Businesses often choose to rent office space rather than investing capital in buying a property. There are lots of good reasons why this makes sound business sense. First, renting as opposed to buying means you are free to upgrade to larger premises as and when the business expands, quickly and economically. And second, if the business is struggling and cash flow is poor, you are free to move to a cheaper rental unit to save money. So if you are considering renting office space, what should you look for and why?
Location, Location, Location
For some businesses, location is the most important criteria when looking for office space. For example, having the right address is critical if you are an upmarket lawyer or architect. Your customers will expect you to be based in an affluent part of town and anything less than a smart address could cost you potential clients. For other businesses, however, address might not be so important.
How Much Space Do You Really Need?
Office space varies considerably in size, but in general, the more space you have, the higher the rental cost will be. With this in mind, it is critical that you don’t take on more space than you actually need. It might be nice to have a vast open-plan office where employees are free to spread out, but if you don’t need all that space, the monthly rent could end up costing you dearly and crippling your cash flow.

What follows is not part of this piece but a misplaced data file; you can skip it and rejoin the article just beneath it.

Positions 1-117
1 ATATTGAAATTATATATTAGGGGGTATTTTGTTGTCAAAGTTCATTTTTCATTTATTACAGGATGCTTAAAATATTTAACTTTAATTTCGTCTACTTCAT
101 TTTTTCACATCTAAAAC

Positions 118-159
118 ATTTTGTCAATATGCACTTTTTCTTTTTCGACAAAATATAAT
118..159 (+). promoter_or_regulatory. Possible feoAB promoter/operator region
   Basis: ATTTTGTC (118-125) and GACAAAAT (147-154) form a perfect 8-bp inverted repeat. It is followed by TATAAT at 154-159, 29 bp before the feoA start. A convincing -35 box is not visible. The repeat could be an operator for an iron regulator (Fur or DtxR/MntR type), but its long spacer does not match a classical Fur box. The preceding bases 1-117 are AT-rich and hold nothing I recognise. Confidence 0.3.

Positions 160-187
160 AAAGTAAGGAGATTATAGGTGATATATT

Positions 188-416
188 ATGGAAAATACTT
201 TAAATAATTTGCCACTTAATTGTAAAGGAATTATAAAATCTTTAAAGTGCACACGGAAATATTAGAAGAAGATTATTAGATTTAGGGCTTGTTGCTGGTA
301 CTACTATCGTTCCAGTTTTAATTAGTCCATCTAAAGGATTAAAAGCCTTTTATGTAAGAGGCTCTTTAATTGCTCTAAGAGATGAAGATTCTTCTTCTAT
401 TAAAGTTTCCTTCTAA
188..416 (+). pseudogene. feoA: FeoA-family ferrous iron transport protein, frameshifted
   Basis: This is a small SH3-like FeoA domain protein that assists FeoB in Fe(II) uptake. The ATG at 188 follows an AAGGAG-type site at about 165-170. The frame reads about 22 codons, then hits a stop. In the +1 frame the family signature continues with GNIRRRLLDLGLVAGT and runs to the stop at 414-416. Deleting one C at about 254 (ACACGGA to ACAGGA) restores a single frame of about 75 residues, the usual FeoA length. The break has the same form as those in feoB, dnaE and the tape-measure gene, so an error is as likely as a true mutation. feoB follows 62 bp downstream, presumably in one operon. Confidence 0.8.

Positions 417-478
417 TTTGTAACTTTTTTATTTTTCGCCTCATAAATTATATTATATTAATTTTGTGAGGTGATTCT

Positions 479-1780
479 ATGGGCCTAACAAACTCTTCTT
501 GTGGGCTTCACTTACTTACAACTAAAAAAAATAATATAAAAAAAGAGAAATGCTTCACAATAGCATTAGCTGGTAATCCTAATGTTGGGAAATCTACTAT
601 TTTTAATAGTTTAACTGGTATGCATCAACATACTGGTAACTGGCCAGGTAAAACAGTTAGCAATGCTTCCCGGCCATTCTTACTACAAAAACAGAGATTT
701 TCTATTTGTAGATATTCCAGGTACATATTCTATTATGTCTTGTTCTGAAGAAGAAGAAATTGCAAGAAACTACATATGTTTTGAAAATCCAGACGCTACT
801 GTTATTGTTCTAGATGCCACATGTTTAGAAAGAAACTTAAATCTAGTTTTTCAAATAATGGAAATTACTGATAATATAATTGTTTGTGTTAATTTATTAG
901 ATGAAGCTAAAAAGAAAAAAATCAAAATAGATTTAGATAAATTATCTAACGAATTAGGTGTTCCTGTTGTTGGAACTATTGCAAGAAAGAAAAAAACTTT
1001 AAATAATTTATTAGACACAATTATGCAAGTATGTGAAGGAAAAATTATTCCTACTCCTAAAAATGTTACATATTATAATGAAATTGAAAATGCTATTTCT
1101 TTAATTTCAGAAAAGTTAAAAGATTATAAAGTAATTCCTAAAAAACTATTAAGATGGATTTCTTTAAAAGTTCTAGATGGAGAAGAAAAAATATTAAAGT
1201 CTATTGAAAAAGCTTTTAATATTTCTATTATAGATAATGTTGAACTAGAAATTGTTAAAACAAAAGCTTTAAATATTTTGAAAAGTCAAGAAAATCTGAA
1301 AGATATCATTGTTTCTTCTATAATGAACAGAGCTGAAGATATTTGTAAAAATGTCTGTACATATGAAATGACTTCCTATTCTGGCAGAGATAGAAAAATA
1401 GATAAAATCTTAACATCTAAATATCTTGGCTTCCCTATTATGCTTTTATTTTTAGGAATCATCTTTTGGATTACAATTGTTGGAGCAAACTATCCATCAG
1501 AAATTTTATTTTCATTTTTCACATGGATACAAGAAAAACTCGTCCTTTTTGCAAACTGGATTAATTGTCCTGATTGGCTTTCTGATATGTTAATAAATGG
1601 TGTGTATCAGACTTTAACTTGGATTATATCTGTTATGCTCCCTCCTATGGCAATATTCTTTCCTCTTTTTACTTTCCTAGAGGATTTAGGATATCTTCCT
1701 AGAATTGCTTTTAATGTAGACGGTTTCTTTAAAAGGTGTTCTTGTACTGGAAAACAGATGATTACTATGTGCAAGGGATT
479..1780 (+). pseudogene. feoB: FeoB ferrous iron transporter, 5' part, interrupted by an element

Does the Overall Layout Match Your Requirements?
Carefully consider the type of space that your business needs. Do you need a combination of office and retail space? Or does your business require plenty of warehouse storage capacity or industrial floor space? Depending on your individual requirements, it might be hard to find office space that fits your criteria exactly, so check with the landlord whether you are allowed to make renovations to suit. And if so, who will be footing the bill.
Check the Lease
The rental lease is a critical document. It outlines your responsibilities as a tenant as well as what you can expect from your landlord. Check the lease for any hidden fees and costs; how much notice you are required to give if you decide to leave the office; and who is responsible for common area maintenance and utilities. It is sensible to ask a legal expert to check over the lease before you sign, or you could end up tied into an unsuitable and costly agreement for far longer than you want or need.
Does it Suit Your Employees?
The final question to consider is whether your employees will be happy in the new space. If they are forced to travel a lot further and there are fewer facilities, the answer is probably going to be a resounding “no”, so you may wish to include them in the decision making process or you could face the prospect of looking for new employees as well as new office space. Whether you are looking for a popup meeting venue or long-term office space, make your decision carefully or you come.